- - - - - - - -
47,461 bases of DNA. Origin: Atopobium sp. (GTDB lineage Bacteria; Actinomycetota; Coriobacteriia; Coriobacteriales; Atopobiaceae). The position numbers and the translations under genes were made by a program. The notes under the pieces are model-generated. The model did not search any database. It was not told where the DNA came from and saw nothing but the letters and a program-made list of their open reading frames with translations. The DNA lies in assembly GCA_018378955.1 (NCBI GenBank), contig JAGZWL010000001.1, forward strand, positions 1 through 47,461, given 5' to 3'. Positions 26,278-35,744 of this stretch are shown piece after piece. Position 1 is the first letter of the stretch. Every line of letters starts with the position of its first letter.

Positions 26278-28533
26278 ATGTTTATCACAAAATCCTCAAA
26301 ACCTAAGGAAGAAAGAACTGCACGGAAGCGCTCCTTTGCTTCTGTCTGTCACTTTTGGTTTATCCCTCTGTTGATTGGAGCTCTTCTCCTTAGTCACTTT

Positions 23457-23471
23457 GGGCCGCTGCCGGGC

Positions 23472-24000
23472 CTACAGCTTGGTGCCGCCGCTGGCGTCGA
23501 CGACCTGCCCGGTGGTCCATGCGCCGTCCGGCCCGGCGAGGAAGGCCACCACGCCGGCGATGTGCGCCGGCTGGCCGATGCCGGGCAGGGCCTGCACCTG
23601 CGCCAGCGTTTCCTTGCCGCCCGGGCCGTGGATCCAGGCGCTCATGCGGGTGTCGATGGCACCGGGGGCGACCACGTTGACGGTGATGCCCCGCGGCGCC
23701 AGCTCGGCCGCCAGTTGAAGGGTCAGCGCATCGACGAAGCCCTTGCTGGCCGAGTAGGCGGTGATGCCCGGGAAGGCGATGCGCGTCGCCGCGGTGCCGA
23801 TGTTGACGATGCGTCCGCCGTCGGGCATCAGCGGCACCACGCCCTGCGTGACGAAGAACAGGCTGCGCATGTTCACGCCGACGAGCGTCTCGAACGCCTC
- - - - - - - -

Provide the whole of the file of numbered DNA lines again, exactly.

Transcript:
47,461 bases of DNA. Origin: Atopobium sp. (GTDB lineage Bacteria; Actinomycetota; Coriobacteriia; Coriobacteriales; Atopobiaceae). The position numbers and the translations under genes were made by a program. The notes under the pieces are model-generated. The model did not search any database. It was not told where the DNA came from and saw nothing but the letters and a program-made list of their open reading frames with translations. The DNA lies in assembly GCA_018378955.1 (NCBI GenBank), contig JAGZWL010000001.1, forward strand, positions 1 through 47,461, given 5' to 3'. Positions 26,278-35,744 of this stretch are shown piece after piece. Position 1 is the first letter of the stretch. Every line of letters starts with the position of its first letter.

Positions 26278-28533
26278 ATGTTTATCACAAAATCCTCAAA
26301 ACCTAAGGAAGAAAGAACTGCACGGAAGCGCTCCTTTGCTTCTGTCTGTCACTTTTGGTTTATCCCTCTGTTGATTGGAGCTCTTCTCCTTAGTCACTTT

Positions 23457-23471
23457 GGGCCGCTGCCGGGC

Positions 23472-24000
23472 CTACAGCTTGGTGCCGCCGCTGGCGTCGA
23501 CGACCTGCCCGGTGGTCCATGCGCCGTCCGGCCCGGCGAGGAAGGCCACCACGCCGGCGATGTGCGCCGGCTGGCCGATGCCGGGCAGGGCCTGCACCTG
23601 CGCCAGCGTTTCCTTGCCGCCCGGGCCGTGGATCCAGGCGCTCATGCGGGTGTCGATGGCACCGGGGGCGACCACGTTGACGGTGATGCCCCGCGGCGCC
23701 AGCTCGGCCGCCAGTTGAAGGGTCAGCGCATCGACGAAGCCCTTGCTGGCCGAGTAGGCGGTGATGCCCGGGAAGGCGATGCGCGTCGCCGCGGTGCCGA
23801 TGTTGACGATGCGTCCGCCGTCGGGCATCAGCGGCACCACGCCCTGCGTGACGAAGAACAGGCTGCGCATGTTCACGCCGACGAGCGTCTCGAACGCCTC